About 24% of the population has a genetic susceptibility (HLA-DR) that prevents proper excretion of mycotoxins. In other words, once you’ve been exposed to mycotoxins they continue to recirculate in your body, resulting in an overactive immune response that disrupts many symptoms in the body.

If you suspect you have a mold or mycotoxin illness traceable to an exposure to a water damaged building, seek help from an integrative physician who is knowledgeable about the health effects of mold. He or she may run the following labs on you to better understand if mold is a contributing factor in your illness: TGFb-1 (Labcorp), MMP-9, C4a (National Jewish Health), CD-57 (Labcorp), VEGF, MSH, HLA-DR 1-5 and DQ, and a mold IgG allergen panel (Labcorp). Most of these labs are non-specific, so other medical conditions need to be ruled out.

There is also a urine test available through RealTime Laboratories that tests for mycotoxins. It shows you how many mycotoxins (in parts per billion) are being excreted in the urine, which can provide valuable information about mold exposure. This test is available through some integrative medicine specialists. However, it is very expensive—costing close to $700 so you want to keep that in mind.

Finally, there is an online test called the Visual Contrast Sensitivity Test that is a great screening tool for biotoxin exposure. Biotoxins, including mycotoxins, can disrupt neurological function, and alter the ability of your eyes to contrast shades of light and dark. If you fail this test there’s a 92% chance that neurological function is affected by a biotoxin such as a mycotoxin produced from mold.

The Good News is Mold and Mycotoxin Illness is Treatable

Once you determine mold is making you ill, there are many treatments to remedy the situation. First and foremost, the source of the mold must be eliminated. Consider hiring a professional remediation crew so you don’t risk exposing yourself to more mold spores and mycotoxins. Remediation can be an expensive process, so make sure you get quotes from a variety of mold remediation companies.

Plus, here are some ways to eliminate mold from your body, and reduce the recurrence of mold in your home…

  • Binders and sequestering agents such as activated charcoal, bentonite clay, chlorella, zeolite, and cholestyramine bind to mycotoxins and remove them. They also help to prevent the reabsorption of mycotoxins in the gut.
  • Sauna therapy is an excellent way to remove mycotoxins from your body. In fact there is research showing that orchatoxin is excreted through sweat.
  • Glutathione is a powerful antioxidant that helps support detox pathways, and can be used in conjunction with saunas to help mobilize and remove mycotoxins. If taken orally, 1 tsp a day (450 mg) will suffice. It can be administered intravenously as well.
  • Probiotics like Lactobacillus rhamnosus can degrade or bind certain species of aflatoxin.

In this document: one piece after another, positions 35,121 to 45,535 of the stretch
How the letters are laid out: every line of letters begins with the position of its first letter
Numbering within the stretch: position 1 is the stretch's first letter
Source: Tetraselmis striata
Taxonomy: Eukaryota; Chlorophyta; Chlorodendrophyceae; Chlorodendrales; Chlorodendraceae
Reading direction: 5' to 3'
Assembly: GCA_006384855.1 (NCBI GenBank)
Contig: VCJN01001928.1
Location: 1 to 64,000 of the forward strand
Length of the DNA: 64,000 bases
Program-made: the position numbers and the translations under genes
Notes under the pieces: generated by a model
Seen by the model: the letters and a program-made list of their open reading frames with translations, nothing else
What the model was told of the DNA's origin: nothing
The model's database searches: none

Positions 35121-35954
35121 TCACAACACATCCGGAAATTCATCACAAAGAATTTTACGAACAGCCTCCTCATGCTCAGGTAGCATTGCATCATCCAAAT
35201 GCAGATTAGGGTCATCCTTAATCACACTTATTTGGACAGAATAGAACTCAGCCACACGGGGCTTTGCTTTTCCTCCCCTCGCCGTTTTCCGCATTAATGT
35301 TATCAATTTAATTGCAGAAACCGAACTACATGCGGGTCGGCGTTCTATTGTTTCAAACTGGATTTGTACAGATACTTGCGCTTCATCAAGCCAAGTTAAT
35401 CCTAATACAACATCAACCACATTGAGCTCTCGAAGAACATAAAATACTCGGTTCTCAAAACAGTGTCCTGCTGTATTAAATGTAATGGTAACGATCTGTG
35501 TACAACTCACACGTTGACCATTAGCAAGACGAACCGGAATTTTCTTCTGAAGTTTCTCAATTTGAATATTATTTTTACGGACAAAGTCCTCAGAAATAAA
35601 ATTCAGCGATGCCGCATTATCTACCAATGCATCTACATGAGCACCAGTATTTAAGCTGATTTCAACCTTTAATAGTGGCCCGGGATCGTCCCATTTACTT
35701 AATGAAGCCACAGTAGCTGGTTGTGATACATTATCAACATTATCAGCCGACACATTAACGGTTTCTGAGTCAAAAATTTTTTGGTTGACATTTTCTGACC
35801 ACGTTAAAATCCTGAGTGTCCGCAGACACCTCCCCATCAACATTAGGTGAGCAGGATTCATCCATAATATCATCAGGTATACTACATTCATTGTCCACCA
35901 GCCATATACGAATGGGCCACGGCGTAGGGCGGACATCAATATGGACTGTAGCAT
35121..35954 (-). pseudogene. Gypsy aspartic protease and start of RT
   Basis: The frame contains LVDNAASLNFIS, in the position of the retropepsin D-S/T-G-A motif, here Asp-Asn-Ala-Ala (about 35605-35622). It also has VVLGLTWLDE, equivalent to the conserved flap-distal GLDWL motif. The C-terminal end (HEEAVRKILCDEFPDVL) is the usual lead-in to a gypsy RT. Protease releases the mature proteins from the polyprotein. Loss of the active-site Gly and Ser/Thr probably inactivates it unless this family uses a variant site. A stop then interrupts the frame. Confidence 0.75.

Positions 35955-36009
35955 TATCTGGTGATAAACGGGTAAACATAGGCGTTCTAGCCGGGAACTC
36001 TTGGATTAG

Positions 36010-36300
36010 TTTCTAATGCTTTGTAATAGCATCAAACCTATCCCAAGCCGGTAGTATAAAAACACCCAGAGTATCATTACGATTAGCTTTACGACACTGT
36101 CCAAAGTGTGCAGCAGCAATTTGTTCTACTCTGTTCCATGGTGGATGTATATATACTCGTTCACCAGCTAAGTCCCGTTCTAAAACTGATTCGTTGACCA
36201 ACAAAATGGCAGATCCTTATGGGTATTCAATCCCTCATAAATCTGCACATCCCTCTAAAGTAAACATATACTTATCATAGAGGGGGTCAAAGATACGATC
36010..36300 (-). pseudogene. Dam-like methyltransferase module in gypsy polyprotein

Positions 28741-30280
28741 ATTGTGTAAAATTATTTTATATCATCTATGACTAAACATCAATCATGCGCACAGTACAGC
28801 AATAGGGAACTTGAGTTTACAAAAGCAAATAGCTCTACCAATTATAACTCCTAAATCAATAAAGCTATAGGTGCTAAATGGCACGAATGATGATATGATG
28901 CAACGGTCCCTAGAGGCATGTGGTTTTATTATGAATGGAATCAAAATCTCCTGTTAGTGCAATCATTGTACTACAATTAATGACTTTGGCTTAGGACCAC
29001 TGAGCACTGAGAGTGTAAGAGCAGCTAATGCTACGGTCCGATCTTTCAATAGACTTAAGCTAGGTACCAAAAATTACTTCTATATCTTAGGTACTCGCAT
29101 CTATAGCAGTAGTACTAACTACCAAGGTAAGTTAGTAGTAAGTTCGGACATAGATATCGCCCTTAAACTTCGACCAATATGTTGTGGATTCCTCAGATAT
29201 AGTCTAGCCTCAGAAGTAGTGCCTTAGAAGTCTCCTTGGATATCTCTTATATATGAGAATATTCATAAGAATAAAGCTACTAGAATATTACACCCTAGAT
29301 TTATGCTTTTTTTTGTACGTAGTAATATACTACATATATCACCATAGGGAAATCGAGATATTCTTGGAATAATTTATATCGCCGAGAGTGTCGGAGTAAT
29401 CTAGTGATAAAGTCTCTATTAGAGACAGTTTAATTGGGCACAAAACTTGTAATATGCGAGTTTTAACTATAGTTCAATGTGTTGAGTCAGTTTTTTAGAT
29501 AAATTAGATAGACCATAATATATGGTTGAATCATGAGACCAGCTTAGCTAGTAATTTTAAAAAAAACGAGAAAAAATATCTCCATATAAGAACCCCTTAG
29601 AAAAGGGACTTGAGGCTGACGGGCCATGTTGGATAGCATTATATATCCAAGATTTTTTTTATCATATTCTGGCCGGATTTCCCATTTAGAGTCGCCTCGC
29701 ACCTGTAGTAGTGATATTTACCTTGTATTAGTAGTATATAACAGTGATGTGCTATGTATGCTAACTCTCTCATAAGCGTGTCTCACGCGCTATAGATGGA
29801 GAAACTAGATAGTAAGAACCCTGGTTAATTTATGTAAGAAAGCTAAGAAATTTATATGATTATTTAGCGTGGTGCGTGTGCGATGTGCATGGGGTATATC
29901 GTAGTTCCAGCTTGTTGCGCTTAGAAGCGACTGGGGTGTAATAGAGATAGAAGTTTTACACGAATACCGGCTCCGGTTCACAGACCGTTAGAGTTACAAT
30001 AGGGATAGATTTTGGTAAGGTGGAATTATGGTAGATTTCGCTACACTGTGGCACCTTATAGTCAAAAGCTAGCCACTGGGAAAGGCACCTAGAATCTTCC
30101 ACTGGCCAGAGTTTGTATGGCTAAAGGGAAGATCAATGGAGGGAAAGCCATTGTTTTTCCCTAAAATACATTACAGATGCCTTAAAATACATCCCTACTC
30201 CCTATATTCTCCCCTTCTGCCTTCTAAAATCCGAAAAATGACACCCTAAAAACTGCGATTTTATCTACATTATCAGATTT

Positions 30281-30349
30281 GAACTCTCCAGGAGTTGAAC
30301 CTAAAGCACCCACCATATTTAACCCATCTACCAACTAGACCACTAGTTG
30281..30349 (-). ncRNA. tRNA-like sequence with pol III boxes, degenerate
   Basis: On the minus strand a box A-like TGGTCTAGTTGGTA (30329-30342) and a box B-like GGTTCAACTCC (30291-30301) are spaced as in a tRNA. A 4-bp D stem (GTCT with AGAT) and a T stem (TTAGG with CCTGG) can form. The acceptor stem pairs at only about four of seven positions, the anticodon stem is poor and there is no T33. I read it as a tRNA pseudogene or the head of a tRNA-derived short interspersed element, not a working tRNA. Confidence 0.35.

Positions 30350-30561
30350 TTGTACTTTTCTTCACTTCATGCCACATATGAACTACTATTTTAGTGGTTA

• Make sure other yeasts in the body such as Candida are under control. Sometimes it’s necessary to use systemic herbal antifungals.
  • Avoid high mycotoxin content foods like grains (corn, wheat), chocolate, wine, coffee, beer, cheese, sugar, and peanuts. I personally believe that when people react to wine it’s not the sulphite content, but rather the mycotoxin content, that causes a headache or fatigue to kick in.
  • Exercise in any form will increase blood flow throughout the body and increase the mobilization of mycotoxins from fat stores.
  • HEPA air purifiers can help remove mold spores from the air, and reduce the overall toxic burden.
  • Dehumidifiers remove moisture from the air and can really make a difference in a damp environment like a basement.

In conclusion, if you are chronically ill, go from doctor to doctor, and conventional medicine just can’t figure it out—three things should come to mind: chronic undiagnosed Lyme disease, overexposure to electromagnetics (“electropollution exposure”), and undiagnosed mold. It could be any one of the above, or a combination of all three, that’s making you ill.

Now it’s your turn: Has mold ever made you sick?

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Resources

  • Hardin BD, et al. Journal of Occupational and Environmental Medicine 2003;45(5);470-478.
  • Shoemaker RC, et al. Neurotoxicology and Teratology 2006;28(5):573-88.
  • Shoemaker et al. Neurotoxicology and Teratology 2005;27(1):29-46.
  • Hope J. Scientific World Journal. 2013. doi: 10.1155/2013/767482.
  • Dr. Andrew Campbell. YouTube. The Effects of Mycotoxins on Human Body.
Dr. Stephen Sinatra

Meet Dr. Stephen Sinatra

Dr. Stephen Sinatra is a highly respected and sought-after cardiologist and nutritionist with more than 30 years of clinical practice, research, and study. His integrative approach to heart health focuses on reducing inflammation in the body and maximizing the heart's ability to produce and use energy.

More About Dr. Stephen Sinatra